The YMCA of Asheville and First Baptist Church of Asheville are collaborating on Project Aspire, a proposed 10-acre mixed-use and mixed-income development that would serve as the “gateway to downtown Asheville,” according to a release. Greenville, South Carolina-based developers Furman Company will begin construction in late 2024 if the project is approved by Asheville City Council. The master plan shows Project Aspire going up between Central Avenue, Woodfin Street and Charlotte Avenue.

The church and YMCA have had plans for about five years to create a walkable urban village, according to First Baptist senior pastor Mack Dennis.

“We were able to confide in them about our own big dreams, and then we decided that we could really do a lot more together than we could do respectfully on our own,” Dennis says in a press release.

Twelve miles from downtown, Asheville Regional Airport is steadily growing to serve the Asheville-Buncombe County metro area’s 450,000 residents and its many visitors.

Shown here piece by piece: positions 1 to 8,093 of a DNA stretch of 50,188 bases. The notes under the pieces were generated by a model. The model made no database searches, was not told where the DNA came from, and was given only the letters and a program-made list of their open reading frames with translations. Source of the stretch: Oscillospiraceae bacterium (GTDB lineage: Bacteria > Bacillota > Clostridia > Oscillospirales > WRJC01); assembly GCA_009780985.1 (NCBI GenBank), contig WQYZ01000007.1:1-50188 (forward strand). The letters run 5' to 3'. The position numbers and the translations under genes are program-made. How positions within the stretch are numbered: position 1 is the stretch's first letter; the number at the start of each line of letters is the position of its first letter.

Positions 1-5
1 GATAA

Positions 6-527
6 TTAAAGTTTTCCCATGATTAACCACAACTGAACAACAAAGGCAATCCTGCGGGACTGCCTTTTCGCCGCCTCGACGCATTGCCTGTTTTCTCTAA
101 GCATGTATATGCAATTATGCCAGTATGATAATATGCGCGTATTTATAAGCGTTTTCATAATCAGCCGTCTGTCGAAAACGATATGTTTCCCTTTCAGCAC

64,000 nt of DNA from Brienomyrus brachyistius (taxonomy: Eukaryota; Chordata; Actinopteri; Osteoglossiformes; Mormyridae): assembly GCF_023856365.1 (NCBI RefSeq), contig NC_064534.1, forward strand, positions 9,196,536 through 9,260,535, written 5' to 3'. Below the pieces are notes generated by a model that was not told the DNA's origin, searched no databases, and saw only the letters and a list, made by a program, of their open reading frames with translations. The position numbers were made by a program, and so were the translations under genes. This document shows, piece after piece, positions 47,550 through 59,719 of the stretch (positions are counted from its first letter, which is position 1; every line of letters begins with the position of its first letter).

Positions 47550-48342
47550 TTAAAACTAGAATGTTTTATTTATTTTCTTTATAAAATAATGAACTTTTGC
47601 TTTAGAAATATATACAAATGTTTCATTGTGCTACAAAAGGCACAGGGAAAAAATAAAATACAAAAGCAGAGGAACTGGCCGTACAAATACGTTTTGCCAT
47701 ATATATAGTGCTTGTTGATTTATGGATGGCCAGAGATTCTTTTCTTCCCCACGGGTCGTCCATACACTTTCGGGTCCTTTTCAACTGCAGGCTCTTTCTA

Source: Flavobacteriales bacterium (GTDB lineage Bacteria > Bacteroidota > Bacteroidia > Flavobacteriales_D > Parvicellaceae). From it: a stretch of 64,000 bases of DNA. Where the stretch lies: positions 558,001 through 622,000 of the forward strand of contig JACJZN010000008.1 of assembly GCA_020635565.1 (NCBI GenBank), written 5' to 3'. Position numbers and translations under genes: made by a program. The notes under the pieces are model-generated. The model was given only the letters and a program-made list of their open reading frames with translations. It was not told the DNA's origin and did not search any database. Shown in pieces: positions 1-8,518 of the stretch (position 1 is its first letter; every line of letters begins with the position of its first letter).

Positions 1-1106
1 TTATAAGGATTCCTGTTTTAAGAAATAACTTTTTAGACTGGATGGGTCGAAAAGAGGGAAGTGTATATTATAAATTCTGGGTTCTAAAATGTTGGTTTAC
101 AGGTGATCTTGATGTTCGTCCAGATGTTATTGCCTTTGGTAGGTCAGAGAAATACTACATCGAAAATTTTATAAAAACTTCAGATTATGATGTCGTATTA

The airport authority’s recent request for $175 million in transportation revenue bonds was approved by the N.C. Local Government Commission, making way for the second phase of construction to expand from a single-story, seven-gate terminal to a two-story, 12-gate building. The airport serves six airlines: Allegiant, American, Delta, JetBlue, Sun Country and United. With 25 domestic and international destinations, it’s the third-busiest airport in North Carolina, according to a release from the N.C. Department of State Treasurer. Asheville Regional served 1.8 million passengers in 2022.

The region’s healthcare is ever growing, too. AdventHealth has proposed developing a $254 million, 67-bed hospital in the Candler area, 20 miles west of Asheville. It’s projected to be completed in 2025.

The facility, to be named AdventHealth Asheville, will also have a cesarean section operating room and five procedure rooms. Last November, AdventHealth, Mission